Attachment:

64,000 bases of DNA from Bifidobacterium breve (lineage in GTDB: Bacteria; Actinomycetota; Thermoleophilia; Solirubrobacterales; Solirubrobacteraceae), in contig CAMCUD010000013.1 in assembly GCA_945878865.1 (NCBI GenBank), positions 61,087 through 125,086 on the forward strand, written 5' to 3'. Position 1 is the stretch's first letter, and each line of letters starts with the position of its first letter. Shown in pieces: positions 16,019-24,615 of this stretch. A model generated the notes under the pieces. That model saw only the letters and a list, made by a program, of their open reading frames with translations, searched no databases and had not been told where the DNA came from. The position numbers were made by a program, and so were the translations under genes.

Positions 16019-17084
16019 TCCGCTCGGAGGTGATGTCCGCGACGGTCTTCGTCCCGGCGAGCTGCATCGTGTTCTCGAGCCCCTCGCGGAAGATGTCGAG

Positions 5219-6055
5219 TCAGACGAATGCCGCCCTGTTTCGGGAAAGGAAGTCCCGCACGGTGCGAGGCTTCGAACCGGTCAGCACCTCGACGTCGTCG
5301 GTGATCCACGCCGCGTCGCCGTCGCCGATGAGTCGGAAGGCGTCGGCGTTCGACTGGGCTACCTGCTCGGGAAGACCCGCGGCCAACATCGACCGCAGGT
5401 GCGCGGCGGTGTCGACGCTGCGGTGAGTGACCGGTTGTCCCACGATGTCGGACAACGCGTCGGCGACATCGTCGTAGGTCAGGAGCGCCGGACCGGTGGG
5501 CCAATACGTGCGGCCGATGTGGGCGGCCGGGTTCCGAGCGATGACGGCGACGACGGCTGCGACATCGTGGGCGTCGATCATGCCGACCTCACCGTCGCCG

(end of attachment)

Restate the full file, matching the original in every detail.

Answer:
64,000 bases of DNA from Bifidobacterium breve (lineage in GTDB: Bacteria; Actinomycetota; Thermoleophilia; Solirubrobacterales; Solirubrobacteraceae), in contig CAMCUD010000013.1 in assembly GCA_945878865.1 (NCBI GenBank), positions 61,087 through 125,086 on the forward strand, written 5' to 3'. Position 1 is the stretch's first letter, and each line of letters starts with the position of its first letter. Shown in pieces: positions 16,019-24,615 of this stretch. A model generated the notes under the pieces. That model saw only the letters and a list, made by a program, of their open reading frames with translations, searched no databases and had not been told where the DNA came from. The position numbers were made by a program, and so were the translations under genes.

Positions 16019-17084
16019 TCCGCTCGGAGGTGATGTCCGCGACGGTCTTCGTCCCGGCGAGCTGCATCGTGTTCTCGAGCCCCTCGCGGAAGATGTCGAG

Positions 5219-6055
5219 TCAGACGAATGCCGCCCTGTTTCGGGAAAGGAAGTCCCGCACGGTGCGAGGCTTCGAACCGGTCAGCACCTCGACGTCGTCG
5301 GTGATCCACGCCGCGTCGCCGTCGCCGATGAGTCGGAAGGCGTCGGCGTTCGACTGGGCTACCTGCTCGGGAAGACCCGCGGCCAACATCGACCGCAGGT
5401 GCGCGGCGGTGTCGACGCTGCGGTGAGTGACCGGTTGTCCCACGATGTCGGACAACGCGTCGGCGACATCGTCGTAGGTCAGGAGCGCCGGACCGGTGGG
5501 CCAATACGTGCGGCCGATGTGGGCGGCCGGGTTCCGAGCGATGACGGCGACGACGGCTGCGACATCGTGGGCGTCGATCATGCCGACCTCACCGTCGCCG